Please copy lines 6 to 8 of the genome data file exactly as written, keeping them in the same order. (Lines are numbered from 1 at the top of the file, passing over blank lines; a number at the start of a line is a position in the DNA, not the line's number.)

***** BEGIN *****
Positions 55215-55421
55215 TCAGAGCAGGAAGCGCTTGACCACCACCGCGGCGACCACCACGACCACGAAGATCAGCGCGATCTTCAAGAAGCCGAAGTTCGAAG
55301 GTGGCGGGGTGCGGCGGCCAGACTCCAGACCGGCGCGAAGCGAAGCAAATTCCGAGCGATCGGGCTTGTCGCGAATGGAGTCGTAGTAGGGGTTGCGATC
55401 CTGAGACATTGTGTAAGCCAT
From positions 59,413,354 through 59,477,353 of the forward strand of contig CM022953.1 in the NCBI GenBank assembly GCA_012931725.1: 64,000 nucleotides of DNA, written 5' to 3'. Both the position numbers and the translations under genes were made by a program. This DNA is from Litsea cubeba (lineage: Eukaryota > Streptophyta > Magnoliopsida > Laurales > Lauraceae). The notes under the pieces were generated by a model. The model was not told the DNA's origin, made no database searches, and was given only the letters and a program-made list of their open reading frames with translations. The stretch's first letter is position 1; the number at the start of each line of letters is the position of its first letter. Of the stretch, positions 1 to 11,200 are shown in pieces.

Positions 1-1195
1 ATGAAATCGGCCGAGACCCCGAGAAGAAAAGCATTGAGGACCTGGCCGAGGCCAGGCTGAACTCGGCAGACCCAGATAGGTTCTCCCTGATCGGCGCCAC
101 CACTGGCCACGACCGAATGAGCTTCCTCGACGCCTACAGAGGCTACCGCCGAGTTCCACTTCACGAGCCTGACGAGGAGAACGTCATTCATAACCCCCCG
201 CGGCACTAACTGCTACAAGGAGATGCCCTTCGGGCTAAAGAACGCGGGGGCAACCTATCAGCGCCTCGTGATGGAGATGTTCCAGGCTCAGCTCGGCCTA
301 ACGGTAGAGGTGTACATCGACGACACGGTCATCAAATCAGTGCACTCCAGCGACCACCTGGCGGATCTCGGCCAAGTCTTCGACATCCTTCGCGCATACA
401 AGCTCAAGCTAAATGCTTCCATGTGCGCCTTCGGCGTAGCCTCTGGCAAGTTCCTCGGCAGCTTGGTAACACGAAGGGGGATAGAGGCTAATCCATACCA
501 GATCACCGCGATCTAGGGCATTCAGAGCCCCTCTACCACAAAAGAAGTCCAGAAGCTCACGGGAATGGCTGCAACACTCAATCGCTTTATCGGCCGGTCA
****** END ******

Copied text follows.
Positions 1-1195
1 ATGAAATCGGCCGAGACCCCGAGAAGAAAAGCATTGAGGACCTGGCCGAGGCCAGGCTGAACTCGGCAGACCCAGATAGGTTCTCCCTGATCGGCGCCAC
101 CACTGGCCACGACCGAATGAGCTTCCTCGACGCCTACAGAGGCTACCGCCGAGTTCCACTTCACGAGCCTGACGAGGAGAACGTCATTCATAACCCCCCG